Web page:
The Reserve Bank of Australia has signalled further interest rate cuts may be needed to help rebalance an economy that is struggling to grow.
Minutes from the RBA's April board meeting show the central bank is holding open the door for a further interest rate cut after surprising financial markets twice in two months by keeping the official cash rate steady at 2.25 per cent.
"Further easing of policy may be appropriate over the period ahead to foster sustainable growth in demand and inflation consistent with the target," the RBA minutes, released Tuesday, said.
According to the minutes, the RBA justified its decision to keep rates steady in April by saying it wanted to assess more economic data, including inflation trends, before taking further monetary action.
“[The board] saw advantages in receiving more data, including on inflation, to assess whether or not the economy was on the previously forecast path and allowing more time for the economy to respond to the reduction in the cash rate earlier in the year,” the minutes said.
Tomorrow's release of official inflation figures is expected to show that falling petrol prices slowed the inflation rate to 0.2 per cent in the March quarter, for an annual rate of 1.3 per cent -- down from the previously reported rate of 1.7 per cent.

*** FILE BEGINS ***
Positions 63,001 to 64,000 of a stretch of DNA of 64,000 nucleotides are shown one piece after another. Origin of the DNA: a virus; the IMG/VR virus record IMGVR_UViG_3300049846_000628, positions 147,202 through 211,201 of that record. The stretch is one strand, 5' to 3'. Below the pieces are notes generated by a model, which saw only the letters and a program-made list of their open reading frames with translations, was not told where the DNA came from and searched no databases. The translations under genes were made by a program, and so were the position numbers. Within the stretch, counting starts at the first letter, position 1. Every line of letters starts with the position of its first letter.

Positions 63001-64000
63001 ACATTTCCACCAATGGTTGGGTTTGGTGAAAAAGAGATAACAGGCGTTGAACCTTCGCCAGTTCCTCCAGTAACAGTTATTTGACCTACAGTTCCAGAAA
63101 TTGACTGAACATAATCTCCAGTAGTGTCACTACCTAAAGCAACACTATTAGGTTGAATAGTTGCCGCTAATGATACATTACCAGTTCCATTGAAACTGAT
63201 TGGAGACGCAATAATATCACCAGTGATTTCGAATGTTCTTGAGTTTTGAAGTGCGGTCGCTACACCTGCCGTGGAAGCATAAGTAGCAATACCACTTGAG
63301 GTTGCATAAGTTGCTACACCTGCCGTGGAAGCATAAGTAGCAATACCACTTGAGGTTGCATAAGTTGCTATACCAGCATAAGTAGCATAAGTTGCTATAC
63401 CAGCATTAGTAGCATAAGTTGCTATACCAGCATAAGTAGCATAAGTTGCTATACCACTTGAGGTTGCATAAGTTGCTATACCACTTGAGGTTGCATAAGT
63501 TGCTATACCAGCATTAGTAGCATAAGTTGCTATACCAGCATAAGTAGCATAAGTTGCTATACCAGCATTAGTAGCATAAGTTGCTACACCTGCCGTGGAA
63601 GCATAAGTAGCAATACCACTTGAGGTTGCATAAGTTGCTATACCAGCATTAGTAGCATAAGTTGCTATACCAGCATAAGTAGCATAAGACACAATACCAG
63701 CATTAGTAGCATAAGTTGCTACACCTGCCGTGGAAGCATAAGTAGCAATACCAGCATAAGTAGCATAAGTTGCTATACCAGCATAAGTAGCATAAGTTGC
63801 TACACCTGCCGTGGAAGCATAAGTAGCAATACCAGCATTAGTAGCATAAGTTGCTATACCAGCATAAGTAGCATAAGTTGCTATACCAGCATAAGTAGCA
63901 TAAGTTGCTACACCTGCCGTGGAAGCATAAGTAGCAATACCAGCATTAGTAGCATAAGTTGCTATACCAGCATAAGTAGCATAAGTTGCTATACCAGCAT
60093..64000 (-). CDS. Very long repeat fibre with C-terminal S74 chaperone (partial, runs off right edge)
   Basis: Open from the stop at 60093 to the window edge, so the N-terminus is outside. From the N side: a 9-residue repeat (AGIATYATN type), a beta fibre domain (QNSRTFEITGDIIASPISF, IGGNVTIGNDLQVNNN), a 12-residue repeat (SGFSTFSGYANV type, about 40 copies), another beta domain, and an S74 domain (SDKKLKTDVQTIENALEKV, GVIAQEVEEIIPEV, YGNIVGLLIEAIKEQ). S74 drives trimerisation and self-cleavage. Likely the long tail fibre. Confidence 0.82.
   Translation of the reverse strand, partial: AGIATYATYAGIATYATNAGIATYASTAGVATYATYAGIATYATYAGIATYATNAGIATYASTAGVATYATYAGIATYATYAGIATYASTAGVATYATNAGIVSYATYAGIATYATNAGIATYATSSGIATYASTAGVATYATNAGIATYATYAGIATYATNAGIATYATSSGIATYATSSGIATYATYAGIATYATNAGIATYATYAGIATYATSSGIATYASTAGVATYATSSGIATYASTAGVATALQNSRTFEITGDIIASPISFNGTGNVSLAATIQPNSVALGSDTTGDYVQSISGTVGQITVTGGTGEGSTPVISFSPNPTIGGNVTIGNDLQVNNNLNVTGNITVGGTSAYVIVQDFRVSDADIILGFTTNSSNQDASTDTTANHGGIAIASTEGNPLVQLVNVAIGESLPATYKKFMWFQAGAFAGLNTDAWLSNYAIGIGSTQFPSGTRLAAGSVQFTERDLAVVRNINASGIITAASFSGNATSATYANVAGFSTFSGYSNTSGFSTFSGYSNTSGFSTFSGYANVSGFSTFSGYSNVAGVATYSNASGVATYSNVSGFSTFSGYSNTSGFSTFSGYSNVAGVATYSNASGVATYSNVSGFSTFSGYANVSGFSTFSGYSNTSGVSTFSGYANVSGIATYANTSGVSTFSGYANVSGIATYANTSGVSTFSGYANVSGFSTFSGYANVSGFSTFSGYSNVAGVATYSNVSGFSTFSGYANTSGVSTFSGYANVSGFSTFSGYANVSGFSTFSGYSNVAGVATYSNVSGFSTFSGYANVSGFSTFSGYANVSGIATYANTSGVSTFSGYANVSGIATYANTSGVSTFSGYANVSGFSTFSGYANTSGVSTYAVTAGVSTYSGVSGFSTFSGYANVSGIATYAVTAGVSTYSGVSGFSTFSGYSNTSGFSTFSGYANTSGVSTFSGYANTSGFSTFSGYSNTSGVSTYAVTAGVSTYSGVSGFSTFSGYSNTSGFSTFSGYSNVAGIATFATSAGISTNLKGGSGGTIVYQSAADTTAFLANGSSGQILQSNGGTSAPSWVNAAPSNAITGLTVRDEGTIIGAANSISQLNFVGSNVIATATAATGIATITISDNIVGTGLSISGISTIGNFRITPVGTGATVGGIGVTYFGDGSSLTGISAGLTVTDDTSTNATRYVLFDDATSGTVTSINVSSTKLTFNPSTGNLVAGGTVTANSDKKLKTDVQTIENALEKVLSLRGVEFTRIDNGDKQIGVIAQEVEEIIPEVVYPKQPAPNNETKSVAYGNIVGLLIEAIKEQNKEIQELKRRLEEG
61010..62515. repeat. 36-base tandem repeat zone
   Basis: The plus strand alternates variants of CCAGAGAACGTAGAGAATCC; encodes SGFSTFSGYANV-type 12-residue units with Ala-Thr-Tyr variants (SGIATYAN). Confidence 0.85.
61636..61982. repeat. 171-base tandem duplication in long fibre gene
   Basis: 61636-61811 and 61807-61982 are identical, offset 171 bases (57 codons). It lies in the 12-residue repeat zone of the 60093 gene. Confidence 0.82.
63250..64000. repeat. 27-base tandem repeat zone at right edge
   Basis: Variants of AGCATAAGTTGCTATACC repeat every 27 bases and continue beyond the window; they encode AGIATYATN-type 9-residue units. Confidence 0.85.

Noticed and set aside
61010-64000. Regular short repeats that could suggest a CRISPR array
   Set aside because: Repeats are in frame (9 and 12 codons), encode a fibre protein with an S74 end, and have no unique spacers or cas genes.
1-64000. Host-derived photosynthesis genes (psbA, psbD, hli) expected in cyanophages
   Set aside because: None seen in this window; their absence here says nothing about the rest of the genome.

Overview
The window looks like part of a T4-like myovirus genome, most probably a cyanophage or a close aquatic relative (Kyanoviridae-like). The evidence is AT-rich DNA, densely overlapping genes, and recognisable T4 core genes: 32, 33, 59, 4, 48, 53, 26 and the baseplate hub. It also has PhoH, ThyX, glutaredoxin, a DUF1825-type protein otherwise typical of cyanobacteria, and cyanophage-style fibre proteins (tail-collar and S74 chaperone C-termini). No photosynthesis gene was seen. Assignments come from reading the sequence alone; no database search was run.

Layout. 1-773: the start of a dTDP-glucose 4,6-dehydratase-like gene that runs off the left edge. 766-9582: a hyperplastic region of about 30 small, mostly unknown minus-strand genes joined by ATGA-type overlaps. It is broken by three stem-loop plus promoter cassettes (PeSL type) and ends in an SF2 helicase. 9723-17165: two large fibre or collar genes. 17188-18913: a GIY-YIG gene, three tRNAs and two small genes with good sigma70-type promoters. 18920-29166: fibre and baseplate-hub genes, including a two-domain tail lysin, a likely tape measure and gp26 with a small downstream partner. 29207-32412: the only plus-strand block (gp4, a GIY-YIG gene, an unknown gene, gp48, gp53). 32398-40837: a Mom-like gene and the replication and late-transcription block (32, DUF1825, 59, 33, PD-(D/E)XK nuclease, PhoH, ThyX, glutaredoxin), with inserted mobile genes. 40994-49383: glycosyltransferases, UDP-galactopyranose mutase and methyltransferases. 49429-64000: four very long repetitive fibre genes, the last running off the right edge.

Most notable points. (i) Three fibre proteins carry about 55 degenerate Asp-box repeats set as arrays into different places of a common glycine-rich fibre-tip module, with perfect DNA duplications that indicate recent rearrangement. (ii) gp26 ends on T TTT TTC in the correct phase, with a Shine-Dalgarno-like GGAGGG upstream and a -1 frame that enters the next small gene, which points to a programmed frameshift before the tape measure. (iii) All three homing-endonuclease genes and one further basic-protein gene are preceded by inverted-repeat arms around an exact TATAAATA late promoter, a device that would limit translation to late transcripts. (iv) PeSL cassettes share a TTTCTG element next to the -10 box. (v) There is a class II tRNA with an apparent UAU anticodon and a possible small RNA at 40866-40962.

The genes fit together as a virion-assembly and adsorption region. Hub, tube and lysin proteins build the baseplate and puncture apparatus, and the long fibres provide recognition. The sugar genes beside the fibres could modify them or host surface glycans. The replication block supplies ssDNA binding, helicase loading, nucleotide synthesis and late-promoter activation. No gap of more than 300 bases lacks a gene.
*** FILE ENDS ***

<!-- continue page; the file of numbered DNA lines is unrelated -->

The board also discussed strong housing market activity, but noted that there had been little change to market conditions, or to credit growth, in early 2015.
“Recent data on loan approvals suggested that growth in housing credit was likely to continue at this pace, but not accelerate, in the months immediately ahead,” the minutes said.
In a speech at a conference hosted by Goldman Sachs in New York overnight, RBA governor Glenn Stevens reiterated that further rate cuts remained on the table, as the inflation outlook was expected to stay benign.
Mr Stevens said the booming Sydney property market got far too much attention, after two years of double digit home price growth in Sydney heightened fears of a property bubble, proving to be a perceived deterrent to cutting record low interest rates.
But Mr Stevens said Sydney remained an outlier while prices in other capital cities remained under control.
He also said the Australian dollar had further to fall, despite its recent trading range roughly between US78c and US76c.
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